There has always been an appetite, to some degree or other, for brutality on the screen. Everything from fist fights to wars have been shown with often gruesome detail. With regard to war, that is only fitting (I don’t tend to appreciate sugarcoating something like combat). Movie audiences are familiar, sometimes even alarmingly captivated, by bloodshed on the screen.
But the types and definitions of brutality that movie audiences expect and crave have been specific and narrow. It would be difficult to dispute that when audiences think of bloodiness on screen, they think of some exchange of violence between at least two people — usually men. Hand-to-hand combat, gunplay, or use of some other weaponry are generally the terms of “action” and “suspense” on film. If a movie is described as “bloody,” one’s first thought would likely not be of childbirth.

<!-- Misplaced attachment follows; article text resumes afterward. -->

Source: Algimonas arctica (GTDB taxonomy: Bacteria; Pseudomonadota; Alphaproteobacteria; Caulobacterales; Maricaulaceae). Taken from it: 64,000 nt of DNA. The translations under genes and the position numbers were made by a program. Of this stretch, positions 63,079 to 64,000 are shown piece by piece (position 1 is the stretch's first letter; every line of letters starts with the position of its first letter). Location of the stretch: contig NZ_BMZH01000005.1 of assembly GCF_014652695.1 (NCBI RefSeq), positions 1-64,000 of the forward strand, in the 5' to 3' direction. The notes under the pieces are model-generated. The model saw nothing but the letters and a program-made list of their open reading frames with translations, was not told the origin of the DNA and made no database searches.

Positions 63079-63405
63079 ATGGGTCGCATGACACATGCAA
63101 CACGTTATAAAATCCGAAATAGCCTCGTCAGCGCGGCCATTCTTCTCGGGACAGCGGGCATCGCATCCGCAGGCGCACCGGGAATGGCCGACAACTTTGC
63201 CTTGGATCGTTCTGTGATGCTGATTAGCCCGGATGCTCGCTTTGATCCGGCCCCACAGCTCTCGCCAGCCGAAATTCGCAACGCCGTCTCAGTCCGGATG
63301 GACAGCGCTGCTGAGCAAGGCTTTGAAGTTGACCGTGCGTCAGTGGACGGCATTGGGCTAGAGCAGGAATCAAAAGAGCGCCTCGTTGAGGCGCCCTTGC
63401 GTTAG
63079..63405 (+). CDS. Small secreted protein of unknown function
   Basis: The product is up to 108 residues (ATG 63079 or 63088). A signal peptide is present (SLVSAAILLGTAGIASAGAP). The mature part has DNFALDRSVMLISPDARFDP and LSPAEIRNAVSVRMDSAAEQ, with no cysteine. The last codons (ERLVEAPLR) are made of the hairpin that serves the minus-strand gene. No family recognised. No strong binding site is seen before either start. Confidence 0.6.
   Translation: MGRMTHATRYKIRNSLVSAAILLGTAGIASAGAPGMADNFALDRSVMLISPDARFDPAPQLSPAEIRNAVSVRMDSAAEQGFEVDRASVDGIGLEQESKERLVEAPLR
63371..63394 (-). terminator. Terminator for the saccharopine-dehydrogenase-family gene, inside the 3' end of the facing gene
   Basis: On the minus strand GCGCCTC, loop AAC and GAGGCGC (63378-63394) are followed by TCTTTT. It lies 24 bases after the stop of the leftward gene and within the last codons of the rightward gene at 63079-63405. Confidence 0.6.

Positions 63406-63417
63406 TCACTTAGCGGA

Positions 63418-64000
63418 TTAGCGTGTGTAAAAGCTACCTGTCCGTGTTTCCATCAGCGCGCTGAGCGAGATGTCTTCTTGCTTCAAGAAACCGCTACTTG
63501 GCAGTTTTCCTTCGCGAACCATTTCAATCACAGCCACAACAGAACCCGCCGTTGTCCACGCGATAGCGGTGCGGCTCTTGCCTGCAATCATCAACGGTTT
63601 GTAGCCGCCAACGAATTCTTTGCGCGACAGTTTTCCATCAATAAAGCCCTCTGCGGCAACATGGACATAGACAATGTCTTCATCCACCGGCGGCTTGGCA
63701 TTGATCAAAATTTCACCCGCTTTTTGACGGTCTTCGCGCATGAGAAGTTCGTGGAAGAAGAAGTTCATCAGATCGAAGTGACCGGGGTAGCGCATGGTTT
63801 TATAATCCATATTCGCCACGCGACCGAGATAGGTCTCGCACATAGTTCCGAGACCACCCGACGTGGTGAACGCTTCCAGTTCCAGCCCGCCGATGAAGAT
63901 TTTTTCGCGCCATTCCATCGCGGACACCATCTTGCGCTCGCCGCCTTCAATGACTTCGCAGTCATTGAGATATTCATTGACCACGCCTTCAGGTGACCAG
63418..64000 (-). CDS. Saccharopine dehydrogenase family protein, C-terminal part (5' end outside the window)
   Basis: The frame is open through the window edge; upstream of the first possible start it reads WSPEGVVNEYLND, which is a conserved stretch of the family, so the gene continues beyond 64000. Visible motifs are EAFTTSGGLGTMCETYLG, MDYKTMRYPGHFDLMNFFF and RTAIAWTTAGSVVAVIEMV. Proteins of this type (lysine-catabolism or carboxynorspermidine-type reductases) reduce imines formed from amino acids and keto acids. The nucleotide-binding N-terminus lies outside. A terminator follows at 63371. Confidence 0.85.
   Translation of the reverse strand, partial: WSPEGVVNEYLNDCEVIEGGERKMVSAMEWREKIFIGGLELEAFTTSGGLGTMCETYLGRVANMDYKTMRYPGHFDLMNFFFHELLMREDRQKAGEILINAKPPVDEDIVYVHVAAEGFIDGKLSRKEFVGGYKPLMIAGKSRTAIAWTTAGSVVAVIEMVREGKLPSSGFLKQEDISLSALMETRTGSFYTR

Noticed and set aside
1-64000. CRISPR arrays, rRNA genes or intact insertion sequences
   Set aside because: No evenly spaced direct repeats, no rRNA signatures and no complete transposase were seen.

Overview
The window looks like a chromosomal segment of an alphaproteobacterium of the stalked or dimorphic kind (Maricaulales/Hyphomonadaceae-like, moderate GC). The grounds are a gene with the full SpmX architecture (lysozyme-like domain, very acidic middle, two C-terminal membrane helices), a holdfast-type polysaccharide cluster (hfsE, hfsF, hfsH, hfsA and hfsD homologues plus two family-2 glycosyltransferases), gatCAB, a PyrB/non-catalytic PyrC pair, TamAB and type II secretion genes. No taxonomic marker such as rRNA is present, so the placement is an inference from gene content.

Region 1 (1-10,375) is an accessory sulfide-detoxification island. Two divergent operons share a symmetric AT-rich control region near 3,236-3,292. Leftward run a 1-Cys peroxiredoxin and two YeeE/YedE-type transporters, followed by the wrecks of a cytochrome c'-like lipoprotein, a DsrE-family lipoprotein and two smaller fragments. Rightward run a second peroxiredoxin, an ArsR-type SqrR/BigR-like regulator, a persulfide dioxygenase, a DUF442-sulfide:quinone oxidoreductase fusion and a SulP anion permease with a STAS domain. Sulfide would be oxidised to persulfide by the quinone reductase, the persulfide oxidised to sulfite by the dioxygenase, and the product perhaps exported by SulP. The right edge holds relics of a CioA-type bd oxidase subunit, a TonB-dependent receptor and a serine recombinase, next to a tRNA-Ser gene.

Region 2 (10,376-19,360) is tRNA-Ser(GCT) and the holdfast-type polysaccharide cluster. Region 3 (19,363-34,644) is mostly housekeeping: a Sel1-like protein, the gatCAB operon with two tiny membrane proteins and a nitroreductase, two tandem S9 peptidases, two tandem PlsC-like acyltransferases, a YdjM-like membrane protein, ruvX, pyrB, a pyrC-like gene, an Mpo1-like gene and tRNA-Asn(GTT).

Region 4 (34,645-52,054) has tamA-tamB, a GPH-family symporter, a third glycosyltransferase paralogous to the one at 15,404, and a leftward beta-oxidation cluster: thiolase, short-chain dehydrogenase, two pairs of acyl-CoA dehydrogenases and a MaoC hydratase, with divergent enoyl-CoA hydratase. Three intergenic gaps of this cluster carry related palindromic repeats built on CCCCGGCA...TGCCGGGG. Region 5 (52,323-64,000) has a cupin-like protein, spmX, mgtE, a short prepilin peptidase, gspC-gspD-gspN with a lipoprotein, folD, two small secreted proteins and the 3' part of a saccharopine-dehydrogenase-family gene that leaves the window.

And yet, some of the most compelling, if unsung, “bloody” scenes in movies have not been between protagonist and antagonist, good guy and bad. They haven’t featured one party trying to incapacitate or even kill the other. Quite the opposite, in fact. Some of the best tension in movies have highlighted the pain, struggle, endangerment, and power of women giving birth.
I am often frustrated by the general attitude of nonchalance around childbirth. It’s easy to understand in a way. 15,000 babies are born every hour. It’s an event that happens constantly and in private, and the brutality of the process is often tempered (at least to those other than the mothers) by a combination of modern medicine and routineness.
But childbirth remains, even today, even in first world nations, an incredible ordeal — difficult, intensely painful, and potentially lethal. It is historically one of the greatest threats to women’s health, and has only recently become less perilous to certain (and by no means all) women. For these reasons, I find childbirth such a compelling struggle on the screen, particularly when, as it often is, it’s against a backdrop of other ongoing chaos.